ATLANTA -- Matt Diaz did not need to be reminded that his two-run shot during Friday night's six-run fifth inning was his first home in a little more than 19 months. In fact, it did not take him long to point out that his previous one had been hit in the same inning that Brian McCann was awarded a walk-off home run after umpires used instant replay during an Aug. 29, 2010, game against the Marlins.
"I don't have that many, I remember them all," Diaz playfully said in reference to his 44 career home runs.
Diaz entered this year not expecting to get a lot of opportunities to be in the starting lineup. But with Chipper Jones dealing with his surgically repaired left knee and the Braves facing left-handed starting pitchers in five of their first seven games, the veteran outfielder has already started four games.
"While any competitor is thrilled with playing time, I know the best thing for us this year is for me to play as little as possible," Diaz said. "It's weird to say. But that is the way our team is designed and needs to be designed."
The opportunity to play on a regular basis over the past week could benefit Diaz as he prepares to spend most of his time this year serving as a pinch-hitter who could occasionally be in the lineup against left-handed starting pitchers. He has batted .154 (2-for-13) and drawn three walks in his first 16 plate appearances.
"The average isn't where I want it, but the at-bats are," Diaz said. "I don't remember the last time I had three walks in a month. I'm having good at-bats and I feel good. But I know my role on this team, and that is the less I start, the better the team is."
Chipper remains hopeful for Sunday return
ATLANTA -- With some swelling still around his surgically repaired left knee, Chipper Jones was limited to potential pinch-hit duties on Saturday night. But the Braves' third baseman remains hopeful to return to the lineup for Sunday afternoon's series finale against the Brewers.
Jones missed Friday night's home opener because too much fluid had built around his left knee. There was a fear that the swelling could lead him to strain his quadriceps muscle. The fluid was drained during the game and he was able to take some swings in the batting cage a short time later.
As Jones stood near Braves manager Fredi Gonzalez with his batting gloves on during Friday's decisive eighth inning, he served as a decoy when Dan Uggla batted with one out and runners at second and third base. Instead of taking the chance of seeing Jones come to the plate with the bases loaded and one out, the Brewers pitched to Uggla, who responded by producing a game-winning two-run single.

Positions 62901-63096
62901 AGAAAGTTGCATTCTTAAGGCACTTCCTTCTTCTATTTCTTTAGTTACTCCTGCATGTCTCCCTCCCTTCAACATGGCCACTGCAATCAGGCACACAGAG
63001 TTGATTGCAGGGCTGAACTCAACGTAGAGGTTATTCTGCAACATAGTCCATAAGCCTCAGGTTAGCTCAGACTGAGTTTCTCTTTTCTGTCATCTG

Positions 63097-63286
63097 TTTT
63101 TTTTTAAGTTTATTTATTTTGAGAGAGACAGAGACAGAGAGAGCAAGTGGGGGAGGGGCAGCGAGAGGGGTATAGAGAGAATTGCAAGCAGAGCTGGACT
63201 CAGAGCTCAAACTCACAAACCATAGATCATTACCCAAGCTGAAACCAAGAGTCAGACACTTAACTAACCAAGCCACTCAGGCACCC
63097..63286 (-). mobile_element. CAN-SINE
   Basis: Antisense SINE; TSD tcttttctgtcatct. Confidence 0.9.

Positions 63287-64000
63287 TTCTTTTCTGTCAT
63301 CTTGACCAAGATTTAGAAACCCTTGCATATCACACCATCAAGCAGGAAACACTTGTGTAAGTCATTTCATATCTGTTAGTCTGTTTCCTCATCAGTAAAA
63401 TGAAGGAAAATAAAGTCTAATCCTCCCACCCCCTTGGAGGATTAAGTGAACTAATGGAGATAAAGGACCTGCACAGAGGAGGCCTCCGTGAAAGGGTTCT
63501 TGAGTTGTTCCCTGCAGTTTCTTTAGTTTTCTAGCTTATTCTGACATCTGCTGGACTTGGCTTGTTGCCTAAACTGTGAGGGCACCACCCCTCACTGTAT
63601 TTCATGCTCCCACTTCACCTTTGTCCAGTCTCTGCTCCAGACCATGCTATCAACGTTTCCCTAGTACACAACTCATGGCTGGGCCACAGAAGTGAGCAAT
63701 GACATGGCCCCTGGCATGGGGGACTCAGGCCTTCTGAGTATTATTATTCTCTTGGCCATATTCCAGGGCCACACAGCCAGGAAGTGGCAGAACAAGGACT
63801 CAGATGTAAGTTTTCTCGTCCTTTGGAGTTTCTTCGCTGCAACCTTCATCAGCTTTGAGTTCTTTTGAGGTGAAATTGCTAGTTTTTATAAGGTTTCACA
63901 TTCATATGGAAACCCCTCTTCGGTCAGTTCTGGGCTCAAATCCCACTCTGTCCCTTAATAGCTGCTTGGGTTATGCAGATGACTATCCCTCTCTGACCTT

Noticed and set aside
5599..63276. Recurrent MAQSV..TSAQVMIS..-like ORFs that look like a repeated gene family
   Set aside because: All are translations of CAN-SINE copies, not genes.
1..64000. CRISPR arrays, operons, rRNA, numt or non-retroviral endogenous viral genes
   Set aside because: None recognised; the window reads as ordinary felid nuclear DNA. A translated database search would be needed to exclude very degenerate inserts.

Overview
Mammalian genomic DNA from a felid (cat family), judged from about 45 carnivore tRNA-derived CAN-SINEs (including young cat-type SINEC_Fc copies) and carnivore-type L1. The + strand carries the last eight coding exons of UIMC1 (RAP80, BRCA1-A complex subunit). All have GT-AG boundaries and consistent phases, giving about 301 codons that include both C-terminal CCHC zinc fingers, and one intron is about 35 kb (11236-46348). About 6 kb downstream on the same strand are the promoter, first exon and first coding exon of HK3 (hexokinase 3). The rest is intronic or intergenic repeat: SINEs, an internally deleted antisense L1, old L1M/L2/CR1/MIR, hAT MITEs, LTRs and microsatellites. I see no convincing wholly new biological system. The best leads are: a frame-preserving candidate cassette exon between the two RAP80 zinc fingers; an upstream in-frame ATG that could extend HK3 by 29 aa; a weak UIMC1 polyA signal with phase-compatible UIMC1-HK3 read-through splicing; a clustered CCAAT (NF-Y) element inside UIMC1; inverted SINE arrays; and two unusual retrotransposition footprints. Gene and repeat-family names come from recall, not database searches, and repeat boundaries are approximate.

"Keeping everybody guessing," said a smiling Gonzalez, who would have likely put Juan Francisco at third base and moved Martin Prado to left field if he had actually ended up sending Jones to the plate.
While Jones was disappointed to miss the final home opener of his career, he does not regret returning to the lineup just 15 days after undergoing surgery to repair a torn meniscus in his left knee.
Jones was activated from the disabled list on Tuesday, and a few hours later Gonzalez was talking about how the veteran third baseman almost single-handedly accounted for that night's win over the Astros.
Jones' two-hit performance in Wednesday night's win extended the momentum for the Braves, who won a third straight game while he rested during Friday night's home opener. The club lost the only four games it had played before he was activated from the disabled list.
"We got two wins and I was able to contribute," Jones said. "The last three [games] we've scored 22 runs. I'd say it was good, and the guys have some confidence now and I'm on the brink of being able to play full time."
Yankees third baseman Alex Rodriguez and Brewers outfielder Corey Hart are among the baseball players who have missed one month after undergoing surgery to repair a torn meniscus. Jones' decision to return two weeks earlier was based on the fact the he knew he was going to occasionally need some time off whether or not he had undergone the surgical procedure.
"I think those guys would tell you they would have been able to play a night or two," Jones said. "But it's going to come back and bite you at some point, whether it's by pulling a muscle favoring the knee or you have swelling."
Mark Bowman is a reporter for MLB.com. This story was not subject to the approval of Major League Baseball or its clubs.